One of the trademarks of Chornobyldorf is its use of traditional Ukrainian instruments, such as as the Ukrainian bandura. Furthermore, much of the vocal material is based on the research of Ukrainian polyphonic folklore songs. When I asked them about their instrumentation, Grigoriv and Razumeiko noted that the piece consists of an incredible variety of musical elements, including Ganga singing techniques that originated in the Balkans, Mongolian morin khuurs (bowed stringed instruments with the structure of a violin and positioning of a sitar), and a microtonal dulcimer. 


The piece’s particular Ukrainian identity is central to its message. With Chornobyldorf, the artists sought to rethink the history of Chornobyl through a post-colonial lens, presenting it not as an “urbanistic technological catastrophe somewhere in the USSR” but as a “sociocultural tragedy of Ukrainian Polyssia — a unique forest region with very rich folklore music and storytelling traditions, that was wiped out.”


The foundation of Chornobyldorf is particularly fascinating, as it started, according to Grigoriv and Razumeiko, not as a libretto or music-theater piece, but with a series of “video-archaeological expeditions.” Even before planning the stage work, the pair established a system of institutions: the Anthropological Museum for Chornobyldorf Culture, and Chornobyldorf Institute. “The opening of the museum,” said the duo, “which contains over 100 artifacts in Kyiv, and the Institute were organized together with the international “Conference of the Ends,” which gathered scientists, art critics, and artists to reflect on the ideas of the ‘End’ and the ‘Apocalypse’ in a playful form.” These activities are well-documented on the artists’ digital platform, chornobyldorf.xyz, which they call “real virtuality opera.”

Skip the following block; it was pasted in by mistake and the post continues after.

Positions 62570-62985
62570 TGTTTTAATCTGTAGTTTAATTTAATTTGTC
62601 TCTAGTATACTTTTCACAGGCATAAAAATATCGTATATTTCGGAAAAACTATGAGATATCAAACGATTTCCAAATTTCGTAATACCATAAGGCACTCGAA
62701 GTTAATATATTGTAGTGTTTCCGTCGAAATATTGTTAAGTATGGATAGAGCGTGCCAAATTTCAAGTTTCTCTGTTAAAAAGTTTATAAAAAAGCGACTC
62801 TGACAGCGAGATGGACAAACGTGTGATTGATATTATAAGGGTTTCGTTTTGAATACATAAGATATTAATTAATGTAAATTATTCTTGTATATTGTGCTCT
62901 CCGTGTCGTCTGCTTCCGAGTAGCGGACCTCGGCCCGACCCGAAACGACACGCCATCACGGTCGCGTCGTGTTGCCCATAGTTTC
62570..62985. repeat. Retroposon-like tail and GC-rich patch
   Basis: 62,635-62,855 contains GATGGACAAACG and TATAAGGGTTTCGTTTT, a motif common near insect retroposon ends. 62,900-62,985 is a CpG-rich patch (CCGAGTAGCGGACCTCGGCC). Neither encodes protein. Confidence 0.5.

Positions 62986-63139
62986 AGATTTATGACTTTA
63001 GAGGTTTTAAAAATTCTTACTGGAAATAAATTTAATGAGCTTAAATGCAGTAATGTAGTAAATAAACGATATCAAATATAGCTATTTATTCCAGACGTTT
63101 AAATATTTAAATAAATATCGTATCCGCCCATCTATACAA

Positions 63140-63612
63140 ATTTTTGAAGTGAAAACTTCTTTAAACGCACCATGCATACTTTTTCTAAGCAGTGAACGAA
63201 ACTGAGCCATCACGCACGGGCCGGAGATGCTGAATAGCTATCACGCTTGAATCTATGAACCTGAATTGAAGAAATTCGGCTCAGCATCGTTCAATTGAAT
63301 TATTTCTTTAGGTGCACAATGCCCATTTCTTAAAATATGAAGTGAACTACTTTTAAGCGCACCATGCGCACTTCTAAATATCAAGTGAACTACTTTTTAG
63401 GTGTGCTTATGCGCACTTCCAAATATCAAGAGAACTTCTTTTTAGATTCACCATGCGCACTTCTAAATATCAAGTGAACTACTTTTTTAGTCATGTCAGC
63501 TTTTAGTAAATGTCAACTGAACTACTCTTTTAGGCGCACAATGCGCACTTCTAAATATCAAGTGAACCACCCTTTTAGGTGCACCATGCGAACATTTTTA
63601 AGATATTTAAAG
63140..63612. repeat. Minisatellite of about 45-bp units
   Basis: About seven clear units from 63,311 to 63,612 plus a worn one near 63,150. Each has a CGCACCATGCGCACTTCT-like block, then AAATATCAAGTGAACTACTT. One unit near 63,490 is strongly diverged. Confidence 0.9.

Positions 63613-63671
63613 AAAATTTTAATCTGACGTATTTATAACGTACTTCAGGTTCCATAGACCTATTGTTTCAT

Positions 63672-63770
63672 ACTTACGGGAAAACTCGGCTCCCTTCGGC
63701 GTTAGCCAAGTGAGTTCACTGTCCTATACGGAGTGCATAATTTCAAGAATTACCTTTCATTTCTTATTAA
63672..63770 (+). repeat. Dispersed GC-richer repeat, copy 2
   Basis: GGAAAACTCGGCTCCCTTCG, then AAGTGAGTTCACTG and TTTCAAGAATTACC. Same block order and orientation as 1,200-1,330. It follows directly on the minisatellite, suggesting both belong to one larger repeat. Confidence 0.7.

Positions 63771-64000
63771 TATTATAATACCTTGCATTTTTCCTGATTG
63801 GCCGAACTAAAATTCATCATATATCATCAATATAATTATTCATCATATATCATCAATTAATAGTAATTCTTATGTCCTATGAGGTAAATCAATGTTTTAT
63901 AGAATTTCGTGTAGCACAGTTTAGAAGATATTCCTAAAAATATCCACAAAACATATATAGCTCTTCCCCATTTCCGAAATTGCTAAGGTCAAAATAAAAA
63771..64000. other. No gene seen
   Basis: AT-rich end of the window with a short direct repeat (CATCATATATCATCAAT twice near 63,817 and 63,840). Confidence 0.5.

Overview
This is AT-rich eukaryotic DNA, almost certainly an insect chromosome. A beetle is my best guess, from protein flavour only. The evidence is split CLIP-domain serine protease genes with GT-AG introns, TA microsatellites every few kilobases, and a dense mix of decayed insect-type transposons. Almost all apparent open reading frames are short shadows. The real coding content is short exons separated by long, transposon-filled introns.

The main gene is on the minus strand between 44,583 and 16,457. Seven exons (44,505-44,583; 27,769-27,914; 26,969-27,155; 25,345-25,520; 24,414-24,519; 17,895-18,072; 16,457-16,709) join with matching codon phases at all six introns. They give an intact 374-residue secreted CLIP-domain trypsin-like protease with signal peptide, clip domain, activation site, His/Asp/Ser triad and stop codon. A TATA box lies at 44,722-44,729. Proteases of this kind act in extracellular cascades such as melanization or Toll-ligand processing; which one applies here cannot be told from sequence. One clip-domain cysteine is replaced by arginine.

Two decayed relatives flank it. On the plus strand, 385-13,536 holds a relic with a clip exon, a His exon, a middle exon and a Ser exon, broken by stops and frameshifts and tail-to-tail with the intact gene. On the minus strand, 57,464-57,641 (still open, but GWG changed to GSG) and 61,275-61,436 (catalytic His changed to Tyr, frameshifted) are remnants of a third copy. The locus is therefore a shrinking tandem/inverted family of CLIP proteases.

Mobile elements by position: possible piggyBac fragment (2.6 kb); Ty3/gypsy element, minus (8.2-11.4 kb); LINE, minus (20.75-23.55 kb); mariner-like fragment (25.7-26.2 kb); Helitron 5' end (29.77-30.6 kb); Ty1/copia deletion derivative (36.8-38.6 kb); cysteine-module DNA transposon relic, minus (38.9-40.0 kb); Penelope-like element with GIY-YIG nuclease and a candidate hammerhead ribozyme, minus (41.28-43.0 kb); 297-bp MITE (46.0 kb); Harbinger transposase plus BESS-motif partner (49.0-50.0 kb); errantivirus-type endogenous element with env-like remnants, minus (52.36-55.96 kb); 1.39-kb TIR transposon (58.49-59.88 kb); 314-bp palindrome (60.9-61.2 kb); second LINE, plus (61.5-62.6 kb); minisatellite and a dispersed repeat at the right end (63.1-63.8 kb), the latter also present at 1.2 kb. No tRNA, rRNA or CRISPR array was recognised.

Chornobyldorf has been presented in various different theatrical settings, including: conventional theater stages in Kyiv and Rotterdam; immersive black-box spaces in Liverpool, Huddersfield, Frankfurt, Vienna, and now New York; and even Elizabethan theater in Vilnius. It has embraced the idea of “opera aperta,” or “open work of art” (a term coined by the Italian novelist Umberto Eco),  using a plethora of materials and stories to paint a cohesive and immersive picture in such a way that even Richard Wagner, famous for his idea of the “total work of art”, would be proud of.



To say that Chornobyldorf was a thrilling experience would be an understatement. Two hours in length with no intermissions, it kept me on the edge of my seat the whole time. The image of the artists taking their bows after the performance, holding up a Ukrainian flag with tears in their eyes, was reflective of the incredible power of art to touch people's hearts and make a difference in the world.


Although I wish I had seen and reviewed more shows, I can only hope that this article gave you a good sense of the incredible variety of innovative works that the Prototype Festival has to offer. See you next year!

 

My name is Alkis Karmpaliotis, I'm a Junior at the Ethical Culture Fieldston School, and I founded AppreciateOpera.org in 2019 when I was 12 years old. If you enjoyed this article, be sure to check out some of my other articles and interviews!

108 views1 comment

1 Comment


What a lovely article! A substantial amount of time and effort was invested into its structure and content. It is always lovely to see someone appreciating opera and writing such thorough reviews!

Like
bottom of page